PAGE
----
Also, there were 1,877 housing units in Dardanelle city, 89.5% of which were occupied housing units, with just over 50% of occupied units being those of homeowners. There were 1,680 households out of which 39.7% had children under the age of 18 living with them, 42.4% were married couples living together, 15.8% had a female householder with no husband present, and 33.6% were non-families. 29.2% of all households were made up of individuals and 27.6% had someone living alone who was 65 years of age or older. The average household size was 2.74 and the average family size was 3.33.
Dardanelle's downtown area is currently under a drastic revitalization. After falling into decay for a number of years, Front Street on the River is once again a thriving place. Daly's Downtown (now Front Street Grill) and Savanah's have anchored this rejuvenation. The Bank of Dardanelle (now River Town Bank), which now has ten locations across the state, first opened on Front Street many years ago. The Dardanelle Post-Dispatch, the oldest weekly newspaper in the state, have their offices there. Millyn's and a number of other businesses can be found there, too. Beautiful views of the river, historic buildings, and a thriving restaurant scene makes Front Street one of the premier places to go in the Arkansas River Valley.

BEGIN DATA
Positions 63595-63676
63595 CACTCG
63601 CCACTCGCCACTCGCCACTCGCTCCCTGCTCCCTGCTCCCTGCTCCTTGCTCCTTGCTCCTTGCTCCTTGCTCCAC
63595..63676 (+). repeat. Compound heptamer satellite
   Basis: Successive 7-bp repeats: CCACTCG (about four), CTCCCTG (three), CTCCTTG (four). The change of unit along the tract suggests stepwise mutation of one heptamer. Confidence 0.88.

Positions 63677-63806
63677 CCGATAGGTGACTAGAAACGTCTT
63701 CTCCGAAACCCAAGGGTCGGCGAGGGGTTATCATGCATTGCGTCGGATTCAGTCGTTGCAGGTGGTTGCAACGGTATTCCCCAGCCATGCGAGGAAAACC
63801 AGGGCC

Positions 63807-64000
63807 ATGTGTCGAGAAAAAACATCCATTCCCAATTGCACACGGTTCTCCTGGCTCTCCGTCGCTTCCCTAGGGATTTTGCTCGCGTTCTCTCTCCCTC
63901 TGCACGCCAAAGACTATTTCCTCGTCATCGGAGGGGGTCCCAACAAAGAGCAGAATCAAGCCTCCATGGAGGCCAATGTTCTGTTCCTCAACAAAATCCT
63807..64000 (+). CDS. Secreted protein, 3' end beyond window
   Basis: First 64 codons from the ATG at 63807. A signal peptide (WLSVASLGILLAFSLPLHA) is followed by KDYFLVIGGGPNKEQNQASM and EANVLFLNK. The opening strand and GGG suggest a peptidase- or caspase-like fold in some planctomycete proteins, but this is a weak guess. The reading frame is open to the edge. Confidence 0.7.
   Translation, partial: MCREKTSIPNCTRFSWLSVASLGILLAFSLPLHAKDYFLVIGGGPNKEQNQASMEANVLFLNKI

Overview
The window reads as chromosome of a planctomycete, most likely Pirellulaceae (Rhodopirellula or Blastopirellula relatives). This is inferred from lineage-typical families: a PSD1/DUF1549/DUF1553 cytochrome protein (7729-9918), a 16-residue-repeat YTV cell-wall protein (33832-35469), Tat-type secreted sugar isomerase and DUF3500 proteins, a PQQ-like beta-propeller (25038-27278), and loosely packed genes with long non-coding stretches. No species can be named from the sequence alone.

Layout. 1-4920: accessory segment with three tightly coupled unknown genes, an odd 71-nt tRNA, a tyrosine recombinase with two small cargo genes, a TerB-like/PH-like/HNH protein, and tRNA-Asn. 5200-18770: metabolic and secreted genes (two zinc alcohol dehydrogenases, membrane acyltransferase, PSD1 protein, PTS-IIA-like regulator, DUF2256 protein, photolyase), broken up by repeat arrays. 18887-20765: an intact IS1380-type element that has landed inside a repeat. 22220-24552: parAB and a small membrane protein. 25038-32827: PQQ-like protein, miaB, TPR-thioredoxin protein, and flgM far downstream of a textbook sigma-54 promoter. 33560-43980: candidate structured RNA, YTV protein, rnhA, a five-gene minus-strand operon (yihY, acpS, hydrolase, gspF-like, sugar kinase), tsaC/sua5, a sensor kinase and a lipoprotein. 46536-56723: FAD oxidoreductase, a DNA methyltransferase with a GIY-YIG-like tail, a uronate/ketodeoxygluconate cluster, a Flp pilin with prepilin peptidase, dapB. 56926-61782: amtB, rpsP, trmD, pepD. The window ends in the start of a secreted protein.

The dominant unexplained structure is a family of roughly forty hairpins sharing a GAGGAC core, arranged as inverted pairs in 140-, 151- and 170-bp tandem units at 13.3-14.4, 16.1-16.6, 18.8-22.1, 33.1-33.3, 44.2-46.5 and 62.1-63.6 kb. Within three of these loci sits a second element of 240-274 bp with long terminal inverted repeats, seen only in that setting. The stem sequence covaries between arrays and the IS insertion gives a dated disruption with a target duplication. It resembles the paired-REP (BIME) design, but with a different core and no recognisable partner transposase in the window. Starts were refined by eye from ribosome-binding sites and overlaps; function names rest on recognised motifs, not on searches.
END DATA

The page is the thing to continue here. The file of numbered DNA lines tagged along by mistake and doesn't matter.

Other main commercial areas in the city include Union Street, Quay Street, and 2nd Street. A Wal-Mart Supercenter opened in October 2005, replacing the old Wal-Mart Express.
Dardanelle is well known for its local restaurants. Daly's Downtown (now Front Street Grill), and Savannah's can be found on Front Street. Catfish 'N was ranked by USA Today as one of the best restaurants in America. A plethora of Mexican restaurants, such as Tarasco's Mexican Restaurant, El Parian and Casa de Sol can be found, showcasing the city's vibrant Hispanic culture. The Port of Dardanelle is one of the busiest in Arkansas.